The section 133 moratorium requires the permission of either the business rescue practitioner or the court before a party can institute legal proceedings against a company in business rescue. However, as held by the SCA in the recent case of Timasani (Pty) Ltd (in business rescue) v Afrimat Iron Ore (Pty) Ltd  ZASCA 43, this moratorium is not without its limits.
In Timasani the extent of the breathing space referred to in Cloete Murry was called into question. In this case, the business rescue practitioner (BRP) for Timasani (Pty) Limited (Timasani) entered into a sale agreement with Afrimat Iron One (Pty) Limited (Afrimat) for the sale of certain of Timasani’s assets. The agreement was subject to certain suspensive conditions and required Afrimat to pay a 10% deposit amounting to R1,7 million. For various reasons the sale fell through and the suspensive conditions were never fulfilled. Afrimat consequently demanded, amongst other things, its deposit back.
When the BRP failed to pay back the deposit, Afrimat launched a court application claiming repayment. Opposing this, the BRP argued, inter alia, that Afrimat had not complied with the provisions of section 133 of the Act because it had not secured the consent of the BRP or a court to launch legal proceedings against Timasani.
The High Court found that the consent was not necessary. On appeal, the SCA had to determine whether section 133 of the Act applied to the facts.
The SCA found that section 133 of the Act applies to the assets and liabilities of a company when that company enters business rescue. It questioned, however, whether section 133 also applies to transactions concluded subsequent to business rescue. While acknowledging that this is a pivotal question to business rescue, the court found that it was not necessary in this instance and for reasons set out below to make a finding on this point.
Section 133(1) of the Act specifically provides that no legal proceedings may be brought against a company in business rescue in relation to property it owns, or property lawfully in its possession.
In this case, the SCA found that where a contract is subject to a suspensive condition, which is not ultimately fulfilled, the contract falls away, as if it never existed. The parties then need to be restored to the position they would have been in had the contract never existed. Therefore, when the contract between Timasani and Afrimat fell away, the SCA held that there remained no lawful basis for Timasani’s continued possession of the deposit. As such, section 133 of the Act did not apply, and Afrimat was entitled to the repayment of the deposit.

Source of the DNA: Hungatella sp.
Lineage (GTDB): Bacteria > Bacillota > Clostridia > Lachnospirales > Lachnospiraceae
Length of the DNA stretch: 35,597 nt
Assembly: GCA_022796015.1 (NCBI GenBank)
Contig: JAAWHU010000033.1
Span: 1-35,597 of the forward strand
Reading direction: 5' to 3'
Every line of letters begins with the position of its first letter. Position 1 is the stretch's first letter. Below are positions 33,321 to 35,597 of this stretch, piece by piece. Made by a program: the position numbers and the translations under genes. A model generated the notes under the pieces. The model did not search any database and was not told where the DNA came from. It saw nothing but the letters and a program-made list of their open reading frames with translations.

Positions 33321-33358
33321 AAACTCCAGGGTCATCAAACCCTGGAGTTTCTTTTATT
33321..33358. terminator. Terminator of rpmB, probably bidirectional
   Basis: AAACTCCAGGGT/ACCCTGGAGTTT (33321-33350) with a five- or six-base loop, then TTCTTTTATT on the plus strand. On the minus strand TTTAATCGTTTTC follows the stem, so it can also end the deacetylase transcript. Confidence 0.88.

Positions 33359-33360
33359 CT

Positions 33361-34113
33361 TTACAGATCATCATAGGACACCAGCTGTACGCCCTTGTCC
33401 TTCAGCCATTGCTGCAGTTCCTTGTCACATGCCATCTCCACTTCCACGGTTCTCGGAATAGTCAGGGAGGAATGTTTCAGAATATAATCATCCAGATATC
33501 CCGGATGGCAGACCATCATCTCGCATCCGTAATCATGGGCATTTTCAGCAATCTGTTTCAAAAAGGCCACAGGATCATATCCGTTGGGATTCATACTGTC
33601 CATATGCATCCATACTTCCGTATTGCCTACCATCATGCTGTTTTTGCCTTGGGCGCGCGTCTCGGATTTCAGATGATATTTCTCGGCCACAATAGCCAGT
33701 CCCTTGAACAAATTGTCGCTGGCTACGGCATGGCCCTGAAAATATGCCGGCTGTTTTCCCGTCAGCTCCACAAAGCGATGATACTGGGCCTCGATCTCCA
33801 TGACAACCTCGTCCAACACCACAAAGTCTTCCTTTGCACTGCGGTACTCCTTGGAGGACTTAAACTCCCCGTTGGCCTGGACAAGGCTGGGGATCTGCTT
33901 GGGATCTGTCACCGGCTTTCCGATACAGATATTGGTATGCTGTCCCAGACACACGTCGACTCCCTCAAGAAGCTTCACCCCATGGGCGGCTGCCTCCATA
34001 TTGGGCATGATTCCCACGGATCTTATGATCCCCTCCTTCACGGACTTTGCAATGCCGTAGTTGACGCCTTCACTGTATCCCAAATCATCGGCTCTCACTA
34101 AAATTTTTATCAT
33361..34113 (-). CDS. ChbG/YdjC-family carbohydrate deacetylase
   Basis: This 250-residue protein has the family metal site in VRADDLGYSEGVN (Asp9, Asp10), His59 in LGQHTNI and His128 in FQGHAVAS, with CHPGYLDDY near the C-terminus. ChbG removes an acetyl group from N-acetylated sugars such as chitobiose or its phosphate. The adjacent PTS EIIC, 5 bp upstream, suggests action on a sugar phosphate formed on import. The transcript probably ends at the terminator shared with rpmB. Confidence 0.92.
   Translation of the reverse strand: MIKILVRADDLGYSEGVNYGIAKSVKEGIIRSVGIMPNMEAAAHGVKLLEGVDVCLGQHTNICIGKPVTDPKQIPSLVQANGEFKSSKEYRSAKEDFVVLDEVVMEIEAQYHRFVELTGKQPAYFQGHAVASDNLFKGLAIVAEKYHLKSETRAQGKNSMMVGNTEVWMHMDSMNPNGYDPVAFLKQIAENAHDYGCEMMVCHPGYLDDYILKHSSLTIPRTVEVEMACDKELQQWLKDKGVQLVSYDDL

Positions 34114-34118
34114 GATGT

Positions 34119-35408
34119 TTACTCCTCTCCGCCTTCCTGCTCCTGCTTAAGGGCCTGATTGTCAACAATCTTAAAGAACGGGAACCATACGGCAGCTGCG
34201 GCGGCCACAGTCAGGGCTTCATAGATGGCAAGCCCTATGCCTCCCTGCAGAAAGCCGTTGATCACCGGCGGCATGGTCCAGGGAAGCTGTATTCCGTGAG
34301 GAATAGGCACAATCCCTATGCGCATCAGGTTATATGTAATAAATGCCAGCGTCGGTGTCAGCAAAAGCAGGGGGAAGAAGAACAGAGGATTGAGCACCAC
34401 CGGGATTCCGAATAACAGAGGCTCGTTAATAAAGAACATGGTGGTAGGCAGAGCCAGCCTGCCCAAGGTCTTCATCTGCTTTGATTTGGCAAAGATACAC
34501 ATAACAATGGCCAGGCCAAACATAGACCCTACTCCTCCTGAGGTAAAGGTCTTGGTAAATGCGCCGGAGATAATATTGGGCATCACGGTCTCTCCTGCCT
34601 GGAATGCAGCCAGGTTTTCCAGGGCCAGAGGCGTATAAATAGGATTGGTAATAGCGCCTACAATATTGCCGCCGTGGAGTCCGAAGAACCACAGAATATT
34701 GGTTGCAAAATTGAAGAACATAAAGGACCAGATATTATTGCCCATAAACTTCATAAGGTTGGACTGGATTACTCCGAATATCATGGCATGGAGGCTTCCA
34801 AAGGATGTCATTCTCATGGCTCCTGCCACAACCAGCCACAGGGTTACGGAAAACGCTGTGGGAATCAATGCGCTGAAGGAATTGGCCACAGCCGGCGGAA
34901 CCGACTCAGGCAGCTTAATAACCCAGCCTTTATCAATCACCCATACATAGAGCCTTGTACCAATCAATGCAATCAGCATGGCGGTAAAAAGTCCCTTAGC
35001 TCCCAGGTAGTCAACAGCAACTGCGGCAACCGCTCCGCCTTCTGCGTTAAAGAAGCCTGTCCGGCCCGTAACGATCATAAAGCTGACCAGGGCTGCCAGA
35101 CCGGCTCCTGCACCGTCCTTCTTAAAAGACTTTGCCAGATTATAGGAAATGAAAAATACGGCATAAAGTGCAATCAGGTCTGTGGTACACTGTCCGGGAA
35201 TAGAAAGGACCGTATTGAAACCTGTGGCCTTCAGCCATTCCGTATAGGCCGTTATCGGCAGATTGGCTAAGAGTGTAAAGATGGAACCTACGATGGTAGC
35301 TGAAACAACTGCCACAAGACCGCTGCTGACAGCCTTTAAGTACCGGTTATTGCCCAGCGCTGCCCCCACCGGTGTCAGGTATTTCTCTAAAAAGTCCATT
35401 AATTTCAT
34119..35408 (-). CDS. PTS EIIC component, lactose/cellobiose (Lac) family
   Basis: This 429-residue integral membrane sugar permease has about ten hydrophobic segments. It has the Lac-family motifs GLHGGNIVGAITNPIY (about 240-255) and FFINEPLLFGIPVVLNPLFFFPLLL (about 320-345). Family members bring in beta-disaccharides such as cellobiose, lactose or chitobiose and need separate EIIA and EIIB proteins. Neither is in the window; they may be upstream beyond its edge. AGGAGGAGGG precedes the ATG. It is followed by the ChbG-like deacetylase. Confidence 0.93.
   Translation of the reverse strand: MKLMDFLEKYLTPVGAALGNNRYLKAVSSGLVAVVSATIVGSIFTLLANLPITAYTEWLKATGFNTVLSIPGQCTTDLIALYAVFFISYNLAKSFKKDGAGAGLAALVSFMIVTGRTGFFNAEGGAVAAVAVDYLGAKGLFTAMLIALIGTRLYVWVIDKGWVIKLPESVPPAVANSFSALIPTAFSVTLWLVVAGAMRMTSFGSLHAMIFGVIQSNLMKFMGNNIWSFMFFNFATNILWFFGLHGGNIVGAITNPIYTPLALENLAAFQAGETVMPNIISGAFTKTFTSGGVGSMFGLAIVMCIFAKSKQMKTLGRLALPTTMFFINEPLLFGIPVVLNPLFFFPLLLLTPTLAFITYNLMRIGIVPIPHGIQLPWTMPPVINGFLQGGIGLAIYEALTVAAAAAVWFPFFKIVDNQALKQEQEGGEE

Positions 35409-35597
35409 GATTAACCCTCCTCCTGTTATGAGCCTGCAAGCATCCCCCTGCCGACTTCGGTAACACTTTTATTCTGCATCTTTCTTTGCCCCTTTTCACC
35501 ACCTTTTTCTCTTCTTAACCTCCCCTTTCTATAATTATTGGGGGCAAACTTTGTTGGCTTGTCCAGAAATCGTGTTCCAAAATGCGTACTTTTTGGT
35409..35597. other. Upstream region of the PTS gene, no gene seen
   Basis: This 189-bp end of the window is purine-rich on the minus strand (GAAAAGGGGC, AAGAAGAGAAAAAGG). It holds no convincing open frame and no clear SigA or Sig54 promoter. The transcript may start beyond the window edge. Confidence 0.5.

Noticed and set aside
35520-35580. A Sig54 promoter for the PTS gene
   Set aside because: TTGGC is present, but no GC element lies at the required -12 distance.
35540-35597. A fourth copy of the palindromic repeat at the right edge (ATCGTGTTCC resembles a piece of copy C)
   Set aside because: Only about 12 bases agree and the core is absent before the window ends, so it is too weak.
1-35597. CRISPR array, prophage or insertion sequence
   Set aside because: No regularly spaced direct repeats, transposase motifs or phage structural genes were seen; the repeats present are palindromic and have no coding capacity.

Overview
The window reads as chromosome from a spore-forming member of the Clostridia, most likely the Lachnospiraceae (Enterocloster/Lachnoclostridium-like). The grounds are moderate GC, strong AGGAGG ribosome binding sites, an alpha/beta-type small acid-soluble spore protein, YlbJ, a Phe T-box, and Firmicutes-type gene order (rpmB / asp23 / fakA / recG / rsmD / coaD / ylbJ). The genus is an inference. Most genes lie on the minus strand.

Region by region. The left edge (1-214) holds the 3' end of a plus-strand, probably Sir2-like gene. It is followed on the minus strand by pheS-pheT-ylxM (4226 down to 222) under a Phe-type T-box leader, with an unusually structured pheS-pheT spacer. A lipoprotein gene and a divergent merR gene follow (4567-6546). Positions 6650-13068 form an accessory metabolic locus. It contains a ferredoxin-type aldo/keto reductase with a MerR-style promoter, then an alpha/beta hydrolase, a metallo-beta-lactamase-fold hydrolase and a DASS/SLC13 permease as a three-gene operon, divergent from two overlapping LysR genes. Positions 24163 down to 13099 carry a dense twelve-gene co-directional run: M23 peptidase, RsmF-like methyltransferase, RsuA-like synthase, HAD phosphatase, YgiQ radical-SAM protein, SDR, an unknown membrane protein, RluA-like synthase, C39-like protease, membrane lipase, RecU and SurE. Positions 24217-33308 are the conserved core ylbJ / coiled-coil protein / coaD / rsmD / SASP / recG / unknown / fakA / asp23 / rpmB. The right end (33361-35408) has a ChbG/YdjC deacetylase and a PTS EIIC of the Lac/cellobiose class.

The question therefore remained open as to whether section 133 of the Act applies to transactions or property, whether lawfully in a company’s possession or not, which were concluded or came into that company’s possession after the company entered business rescue. Although giving no conclusive answer, the SCA opined that section 133’s application to these transactions or property would not serve the purpose of business rescue. A business rescue practitioner is required to contract with third parties during the restructuring of a company, and if section 133 were to apply to the assets and liabilities arising from these contracts, third parties may, as suggested by the SCA, be dissuaded from entering these contracts. Therefore, the business rescue process would be hindered.
The Timasani judgment illustrates the internal limitation on section 133 to claims concerning property in the lawful possession of a company. Looking forward, however, the SCA’s opinion gives strong support to the argument that section 133’s application is limited to those assets, liabilities and transactions of a company that pre-exist it entering business rescue.